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Scattershot: Outdoors news and notes

Fall Great Outdoor Days at Cabela’s

If you are looking to gear up for fall hunting and fishing, look no further than the Fall Great Outdoor Days at Cabela’s Cheektowaga Aug. 12 and 13, as well as Aug. 19-20. There are plenty of seminars going on, such as an introduction to game cameras, wildlife identification and choosing a backpack. Pro staffer Gerry Rightmyer will be on hand from the Forever Wild Outdoors TV Show both days; Capt. Joe Fonzi will be there on Sunday talking fall fishing.

The weekend of August 19-20, seminars include early season archery for whitetails with Rightmyer, backcountry first aid, hunting big game with broadheads and pellet grilling. Fonzi will be talking salmon on Sunday only.

If conservation, shooting, fishing and other sportsman’s clubs want to find out how you can be supported by Cabela’s, this is a great time to stop in and meet the staff. They are also looking for some volunteers with the kids’ archery range and Daisy BB Gun Pellet Range. For more information contact Kyle Crosby at 341-2625.

Women's outdoors event Sept. 9

If you are a lady, young girl or senior woman between the ages of 12 and 100 looking to expand your knowledge of the outdoors, the biggest event of the season is just around the corner. On Sept. 9, the 8th Annual Women Conquering Outdoor Adventures will be held at the North Forest Rod and Gun Club in Lockport. The entire day is spent on educating females in outdoor topics of interest. Instruction is given by local experts, many times by ladies themselves.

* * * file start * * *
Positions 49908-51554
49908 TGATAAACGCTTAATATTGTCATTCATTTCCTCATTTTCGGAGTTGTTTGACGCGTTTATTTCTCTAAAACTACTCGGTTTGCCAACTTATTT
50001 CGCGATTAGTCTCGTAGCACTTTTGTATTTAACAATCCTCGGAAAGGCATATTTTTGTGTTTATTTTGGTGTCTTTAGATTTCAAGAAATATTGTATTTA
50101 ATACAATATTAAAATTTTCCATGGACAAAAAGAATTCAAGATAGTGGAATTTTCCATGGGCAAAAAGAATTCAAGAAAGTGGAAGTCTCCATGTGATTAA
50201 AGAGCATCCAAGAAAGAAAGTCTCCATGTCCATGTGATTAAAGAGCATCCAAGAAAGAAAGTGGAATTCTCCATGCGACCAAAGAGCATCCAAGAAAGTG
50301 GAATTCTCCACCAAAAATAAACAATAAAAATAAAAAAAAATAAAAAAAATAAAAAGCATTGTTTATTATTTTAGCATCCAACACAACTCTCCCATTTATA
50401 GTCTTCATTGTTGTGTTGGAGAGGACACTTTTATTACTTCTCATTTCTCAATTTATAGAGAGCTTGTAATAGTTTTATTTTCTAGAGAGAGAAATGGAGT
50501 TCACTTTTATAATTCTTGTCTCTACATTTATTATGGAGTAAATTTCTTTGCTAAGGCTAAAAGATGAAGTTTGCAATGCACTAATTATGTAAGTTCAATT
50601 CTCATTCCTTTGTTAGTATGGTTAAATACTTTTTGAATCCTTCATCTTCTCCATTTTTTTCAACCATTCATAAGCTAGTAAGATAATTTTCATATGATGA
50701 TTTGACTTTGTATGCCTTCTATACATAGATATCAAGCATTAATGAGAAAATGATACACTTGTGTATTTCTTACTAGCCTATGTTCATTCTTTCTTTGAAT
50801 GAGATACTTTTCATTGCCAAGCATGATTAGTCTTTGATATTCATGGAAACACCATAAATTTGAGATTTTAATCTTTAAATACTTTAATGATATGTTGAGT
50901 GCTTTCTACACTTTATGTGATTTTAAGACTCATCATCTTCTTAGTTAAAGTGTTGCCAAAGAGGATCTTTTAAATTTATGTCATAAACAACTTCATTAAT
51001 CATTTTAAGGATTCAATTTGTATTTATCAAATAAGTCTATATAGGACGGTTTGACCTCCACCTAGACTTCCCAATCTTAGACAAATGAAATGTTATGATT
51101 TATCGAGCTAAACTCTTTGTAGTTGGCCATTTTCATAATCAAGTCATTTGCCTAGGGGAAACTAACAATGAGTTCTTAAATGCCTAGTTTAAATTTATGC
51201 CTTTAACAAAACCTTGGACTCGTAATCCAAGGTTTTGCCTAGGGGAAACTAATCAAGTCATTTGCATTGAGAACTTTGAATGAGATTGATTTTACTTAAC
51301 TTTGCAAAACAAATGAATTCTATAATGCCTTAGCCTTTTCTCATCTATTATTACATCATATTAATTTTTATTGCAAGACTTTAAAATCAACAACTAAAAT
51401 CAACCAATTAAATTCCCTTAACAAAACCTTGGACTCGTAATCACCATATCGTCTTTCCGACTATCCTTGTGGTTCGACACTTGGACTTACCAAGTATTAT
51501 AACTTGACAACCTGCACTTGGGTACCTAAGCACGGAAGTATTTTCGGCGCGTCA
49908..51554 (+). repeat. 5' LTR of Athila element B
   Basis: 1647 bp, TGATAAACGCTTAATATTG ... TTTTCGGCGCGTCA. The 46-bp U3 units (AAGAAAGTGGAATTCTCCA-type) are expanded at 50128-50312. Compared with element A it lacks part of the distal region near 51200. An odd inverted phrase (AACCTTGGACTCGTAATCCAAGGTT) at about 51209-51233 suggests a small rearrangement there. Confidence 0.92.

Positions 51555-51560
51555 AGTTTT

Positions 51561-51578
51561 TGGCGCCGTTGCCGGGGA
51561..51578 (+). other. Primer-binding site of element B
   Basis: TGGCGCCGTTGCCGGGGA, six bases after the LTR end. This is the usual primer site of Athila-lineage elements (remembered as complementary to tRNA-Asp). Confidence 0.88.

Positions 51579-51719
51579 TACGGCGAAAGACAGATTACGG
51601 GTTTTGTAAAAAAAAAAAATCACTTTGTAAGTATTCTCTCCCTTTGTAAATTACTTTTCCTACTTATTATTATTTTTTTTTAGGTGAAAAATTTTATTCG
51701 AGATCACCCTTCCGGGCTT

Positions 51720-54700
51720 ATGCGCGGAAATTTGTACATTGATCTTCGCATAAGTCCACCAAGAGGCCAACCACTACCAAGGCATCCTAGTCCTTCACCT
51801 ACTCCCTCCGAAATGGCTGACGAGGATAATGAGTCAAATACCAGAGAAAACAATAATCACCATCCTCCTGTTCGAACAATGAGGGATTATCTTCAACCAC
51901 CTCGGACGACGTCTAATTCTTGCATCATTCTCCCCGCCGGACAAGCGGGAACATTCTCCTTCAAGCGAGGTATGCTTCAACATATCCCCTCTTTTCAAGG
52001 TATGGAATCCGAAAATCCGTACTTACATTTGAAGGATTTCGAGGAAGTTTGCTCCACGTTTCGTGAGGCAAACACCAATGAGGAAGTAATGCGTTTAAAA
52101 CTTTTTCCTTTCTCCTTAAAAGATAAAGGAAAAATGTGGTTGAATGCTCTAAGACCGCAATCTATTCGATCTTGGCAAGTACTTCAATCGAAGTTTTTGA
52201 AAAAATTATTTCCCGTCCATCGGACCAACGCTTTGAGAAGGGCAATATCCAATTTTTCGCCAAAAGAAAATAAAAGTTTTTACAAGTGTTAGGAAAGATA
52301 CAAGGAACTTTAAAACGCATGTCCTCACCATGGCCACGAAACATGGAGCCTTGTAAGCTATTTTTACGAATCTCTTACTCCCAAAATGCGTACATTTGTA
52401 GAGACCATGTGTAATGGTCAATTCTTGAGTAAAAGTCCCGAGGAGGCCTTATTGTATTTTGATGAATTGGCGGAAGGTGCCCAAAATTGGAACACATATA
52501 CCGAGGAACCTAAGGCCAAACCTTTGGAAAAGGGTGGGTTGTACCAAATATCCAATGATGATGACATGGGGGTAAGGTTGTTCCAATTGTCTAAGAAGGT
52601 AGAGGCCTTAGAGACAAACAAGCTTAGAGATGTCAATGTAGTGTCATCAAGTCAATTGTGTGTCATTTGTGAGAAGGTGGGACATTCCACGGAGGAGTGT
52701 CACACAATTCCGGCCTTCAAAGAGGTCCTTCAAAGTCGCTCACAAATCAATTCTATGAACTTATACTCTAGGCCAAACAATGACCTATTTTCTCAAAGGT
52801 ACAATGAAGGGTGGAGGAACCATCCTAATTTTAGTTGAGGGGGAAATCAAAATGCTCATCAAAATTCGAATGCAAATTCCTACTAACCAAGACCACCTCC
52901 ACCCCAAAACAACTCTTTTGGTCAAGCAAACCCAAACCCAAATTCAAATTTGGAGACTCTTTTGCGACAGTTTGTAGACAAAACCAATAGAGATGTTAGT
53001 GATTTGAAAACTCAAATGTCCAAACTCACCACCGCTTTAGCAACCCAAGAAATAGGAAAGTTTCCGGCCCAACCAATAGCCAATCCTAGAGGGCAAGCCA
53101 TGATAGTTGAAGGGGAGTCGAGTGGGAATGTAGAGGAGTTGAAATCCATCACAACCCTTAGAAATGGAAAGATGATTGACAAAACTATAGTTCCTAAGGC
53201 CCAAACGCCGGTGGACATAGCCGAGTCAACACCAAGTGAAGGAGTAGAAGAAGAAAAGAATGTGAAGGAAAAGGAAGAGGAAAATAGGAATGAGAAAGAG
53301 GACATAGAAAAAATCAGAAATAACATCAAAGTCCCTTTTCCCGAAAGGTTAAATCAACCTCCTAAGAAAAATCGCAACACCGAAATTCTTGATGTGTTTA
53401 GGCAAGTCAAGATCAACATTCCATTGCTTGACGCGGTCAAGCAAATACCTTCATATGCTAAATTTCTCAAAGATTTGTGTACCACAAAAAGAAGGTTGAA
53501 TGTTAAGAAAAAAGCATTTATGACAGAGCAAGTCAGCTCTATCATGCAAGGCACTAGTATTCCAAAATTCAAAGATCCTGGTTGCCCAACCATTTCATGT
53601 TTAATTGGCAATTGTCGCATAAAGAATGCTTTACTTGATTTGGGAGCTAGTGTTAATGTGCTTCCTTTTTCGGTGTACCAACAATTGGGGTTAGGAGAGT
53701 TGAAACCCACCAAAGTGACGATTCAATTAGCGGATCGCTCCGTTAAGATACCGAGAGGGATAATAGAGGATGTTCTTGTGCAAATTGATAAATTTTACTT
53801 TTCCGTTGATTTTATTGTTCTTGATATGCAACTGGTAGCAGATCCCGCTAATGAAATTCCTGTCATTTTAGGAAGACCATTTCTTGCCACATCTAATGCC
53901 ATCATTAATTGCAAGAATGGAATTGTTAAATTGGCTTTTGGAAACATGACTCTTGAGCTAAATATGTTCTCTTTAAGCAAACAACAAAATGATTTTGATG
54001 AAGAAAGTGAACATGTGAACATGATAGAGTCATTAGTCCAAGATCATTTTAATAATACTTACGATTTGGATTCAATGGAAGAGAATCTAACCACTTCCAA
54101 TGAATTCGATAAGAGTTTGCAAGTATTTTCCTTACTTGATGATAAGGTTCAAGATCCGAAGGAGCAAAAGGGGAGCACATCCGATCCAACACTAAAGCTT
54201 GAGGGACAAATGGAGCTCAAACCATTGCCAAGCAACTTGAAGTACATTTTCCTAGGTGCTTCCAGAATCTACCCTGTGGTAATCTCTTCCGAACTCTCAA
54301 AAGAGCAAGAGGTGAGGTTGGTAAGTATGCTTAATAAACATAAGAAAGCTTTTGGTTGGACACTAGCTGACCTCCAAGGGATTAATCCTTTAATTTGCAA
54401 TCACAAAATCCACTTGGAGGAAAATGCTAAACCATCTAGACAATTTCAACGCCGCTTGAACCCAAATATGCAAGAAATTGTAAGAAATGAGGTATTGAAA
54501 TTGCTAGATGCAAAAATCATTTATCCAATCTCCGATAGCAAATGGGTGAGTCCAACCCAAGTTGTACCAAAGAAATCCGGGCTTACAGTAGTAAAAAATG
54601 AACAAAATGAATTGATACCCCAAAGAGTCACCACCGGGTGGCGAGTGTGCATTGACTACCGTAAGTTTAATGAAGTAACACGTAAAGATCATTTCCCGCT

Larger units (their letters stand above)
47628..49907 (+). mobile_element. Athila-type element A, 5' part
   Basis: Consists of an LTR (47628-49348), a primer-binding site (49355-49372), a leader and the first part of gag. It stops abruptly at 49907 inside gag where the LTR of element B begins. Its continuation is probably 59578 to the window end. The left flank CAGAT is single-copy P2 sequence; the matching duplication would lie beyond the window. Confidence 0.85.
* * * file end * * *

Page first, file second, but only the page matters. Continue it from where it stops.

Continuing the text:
This year, some of the classroom instruction (with hands-on component when applicable) includes archery (both compound and crossbow), air pistol, basic shotgun, basic rifle, kayaking, outdoor digital photography and more. You can select four sessions.

For more information contact Colleen Gaskill at 628-9023 or Kathy Kristy at 696-2434. Cost to attend is $65, which includes lunch. Deadline to register is Sept. 1.

DEC needs turkey survey cooperators

The state’s Department of Environmental Conservation is looking for assistance this month to help locate wild turkeys around the state. The entire month of August is devoted to sighting summer turkeys with the help of the general public, a task that started back in 1996. This is an invaluable service because it assists wildlife managers and biologists with some critical information. Primarily, it helps DEC estimate the number of wild turkey poults to hen statewide. So many factors come into play every spring when it comes to nesting success such as weather, predation and habitat conditions.

If you would like to be part of this statewide turkey troop, download a Summer Wild Turkey Sighting Survey form along with instructions and a data sheet at You can also pick up survey cards from any regional office. Participants can also submit observations online.


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